Cocktails are one of the pricier offerings to come from behind a bar and their high price is justified by the use of more than a standard pour of spirit and, often, the use of well-known, name brand spirits. Mocktails are often placed at lower end of the cocktail price bracket but, because they don’t include the expensive spirituous element, they don’t have the same cost basis and the margins on them are usually much greater than those of almost any cocktail.
Mocktails created for children call for a higher price than the sodas and juices regularly served to them; even though they’re just these drinks with a few additions that are unique to a specific location. This, again, can make the profit margin on a child’s mocktail much greater than that of a soda or juice, especially because mocktails are not bottomless and neither are they expected to be.
Increase Check Averages
Offering mocktails, for either children or adults, can have the effect of increasing check averages. Adults who are not drinking alcoholic beverages are often left with a non-alcoholic beer, soda, or juice to choose from, all of which are at the bottom end of the price scale, and guests will often only purchase one serving of either of these. The same goes for the standard offerings given to children, which are almost always bottomless.
Offering mocktails to both adults and children provides them with the choices of a higher price point, that immediately increases check averages. The non-bottomless nature of these drinks also means that reorders will increase the value of that check and positively impact check averages.
More Returning Customers
Simply, those who choose not to drink alcohol are not accustomed to finding craft non-alcoholic beverages when they’re in on-premise locations. When they do, they are often delighted and are much more likely to return to that location for those unique offerings that catered to their specific needs than they are to return to other locations that don’t have the same offerings.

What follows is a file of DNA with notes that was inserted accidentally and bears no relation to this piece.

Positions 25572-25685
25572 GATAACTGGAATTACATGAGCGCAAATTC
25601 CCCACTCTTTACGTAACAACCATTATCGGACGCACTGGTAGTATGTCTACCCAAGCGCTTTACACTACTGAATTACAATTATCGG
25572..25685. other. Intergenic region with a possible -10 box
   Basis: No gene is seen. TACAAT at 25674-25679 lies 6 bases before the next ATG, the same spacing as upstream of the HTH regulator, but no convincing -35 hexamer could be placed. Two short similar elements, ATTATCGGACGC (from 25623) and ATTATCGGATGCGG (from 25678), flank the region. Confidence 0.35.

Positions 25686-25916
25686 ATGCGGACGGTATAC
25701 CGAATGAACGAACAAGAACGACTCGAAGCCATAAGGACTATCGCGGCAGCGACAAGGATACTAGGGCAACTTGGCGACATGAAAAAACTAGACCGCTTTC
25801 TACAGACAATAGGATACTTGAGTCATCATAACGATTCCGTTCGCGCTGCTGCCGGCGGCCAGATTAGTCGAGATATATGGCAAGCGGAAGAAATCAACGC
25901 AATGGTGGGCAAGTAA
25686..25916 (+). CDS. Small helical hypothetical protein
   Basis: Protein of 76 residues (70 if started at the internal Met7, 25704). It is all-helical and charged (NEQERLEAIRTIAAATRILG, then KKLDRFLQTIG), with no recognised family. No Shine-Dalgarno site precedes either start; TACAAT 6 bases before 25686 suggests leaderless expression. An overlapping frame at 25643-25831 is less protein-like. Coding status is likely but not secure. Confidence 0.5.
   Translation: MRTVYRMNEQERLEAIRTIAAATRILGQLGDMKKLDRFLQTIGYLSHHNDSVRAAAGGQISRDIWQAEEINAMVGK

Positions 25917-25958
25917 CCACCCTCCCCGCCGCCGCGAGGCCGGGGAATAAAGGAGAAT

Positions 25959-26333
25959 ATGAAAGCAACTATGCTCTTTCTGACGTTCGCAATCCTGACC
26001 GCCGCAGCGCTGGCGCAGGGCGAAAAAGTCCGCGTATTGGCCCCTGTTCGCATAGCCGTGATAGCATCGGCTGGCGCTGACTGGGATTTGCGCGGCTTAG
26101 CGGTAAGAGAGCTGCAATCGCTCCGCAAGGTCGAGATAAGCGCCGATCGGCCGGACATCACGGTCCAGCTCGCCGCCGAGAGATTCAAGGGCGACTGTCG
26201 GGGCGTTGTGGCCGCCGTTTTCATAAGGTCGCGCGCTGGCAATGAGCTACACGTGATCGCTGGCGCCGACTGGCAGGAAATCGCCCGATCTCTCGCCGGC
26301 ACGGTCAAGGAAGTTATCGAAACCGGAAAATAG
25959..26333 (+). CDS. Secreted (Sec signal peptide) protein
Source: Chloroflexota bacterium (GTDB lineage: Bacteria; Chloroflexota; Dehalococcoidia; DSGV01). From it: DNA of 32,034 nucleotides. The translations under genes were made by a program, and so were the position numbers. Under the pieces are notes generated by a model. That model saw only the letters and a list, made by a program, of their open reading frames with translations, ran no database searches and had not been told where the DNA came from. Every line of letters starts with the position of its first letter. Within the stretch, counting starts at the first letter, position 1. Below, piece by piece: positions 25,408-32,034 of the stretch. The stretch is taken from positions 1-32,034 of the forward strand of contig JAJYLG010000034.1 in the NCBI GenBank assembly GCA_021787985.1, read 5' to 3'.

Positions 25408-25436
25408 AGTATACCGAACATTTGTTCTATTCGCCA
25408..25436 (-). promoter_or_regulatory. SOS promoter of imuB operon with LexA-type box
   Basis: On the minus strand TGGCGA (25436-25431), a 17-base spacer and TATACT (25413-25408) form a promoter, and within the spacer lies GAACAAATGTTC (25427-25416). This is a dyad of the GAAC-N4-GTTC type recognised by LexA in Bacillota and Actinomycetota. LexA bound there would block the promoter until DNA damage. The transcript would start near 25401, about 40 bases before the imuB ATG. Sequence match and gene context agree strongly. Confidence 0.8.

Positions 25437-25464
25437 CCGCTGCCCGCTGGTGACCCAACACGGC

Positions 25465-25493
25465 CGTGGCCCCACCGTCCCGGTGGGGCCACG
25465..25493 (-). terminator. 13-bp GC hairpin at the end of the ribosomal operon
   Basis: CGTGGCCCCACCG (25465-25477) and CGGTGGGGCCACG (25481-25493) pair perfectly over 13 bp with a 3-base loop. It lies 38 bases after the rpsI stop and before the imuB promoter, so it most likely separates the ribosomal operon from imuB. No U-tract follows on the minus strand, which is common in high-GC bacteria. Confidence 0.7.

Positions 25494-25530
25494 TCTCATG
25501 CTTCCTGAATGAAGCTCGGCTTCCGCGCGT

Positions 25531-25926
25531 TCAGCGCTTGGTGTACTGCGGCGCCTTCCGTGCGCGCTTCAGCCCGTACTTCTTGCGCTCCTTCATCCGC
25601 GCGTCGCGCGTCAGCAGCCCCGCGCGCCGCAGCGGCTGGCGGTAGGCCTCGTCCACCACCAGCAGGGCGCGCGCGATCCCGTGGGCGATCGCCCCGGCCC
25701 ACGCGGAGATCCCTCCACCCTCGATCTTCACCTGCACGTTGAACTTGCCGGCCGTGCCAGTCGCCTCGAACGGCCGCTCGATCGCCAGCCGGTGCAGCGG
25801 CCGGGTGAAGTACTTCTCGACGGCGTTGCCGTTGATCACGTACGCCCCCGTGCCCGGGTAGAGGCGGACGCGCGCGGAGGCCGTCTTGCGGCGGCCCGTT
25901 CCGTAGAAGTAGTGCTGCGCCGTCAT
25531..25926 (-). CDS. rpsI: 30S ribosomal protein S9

The Bartender’s Mocktail Challenge
Most bartenders will know the mocktail definition, but if they have never created them before mocktails can present a challenge to bartenders. This is because all bartenders are accustomed to creating drinks with alcoholic ingredients, and the alcohol brings a substantial amount of body to these beverages; along with being the main flavor component. Creating drinks without that omnipresent alcohol requires substituting in other ingredients to create a familiar flavor and mouthfeel for guests. This is something that can take a lot of practice but learning to do so can seriously enhance a bartender’s skillset and their understanding of the non-alcohol ingredients kept behind their bar.
The Last Word
Mocktails are becoming more and more popular as consumers’ attitude toward alcohol shifts and more and more people are readily changing their drinking habits and reaching for low and no alcohol options from the shelves in off-premise locations. A change in drinking habits off-premise translate into new wants when they visit on-premise locations, and many venues have found that catering to the wants of this growing, but still niche, market can have a positive impact on their business. What’s more, there is little to no negative impact to a venue from adding mocktail to their offerings as bartenders often begin these programs by utilizing ingredients that are already available to them and space can almost always be found for them on menus.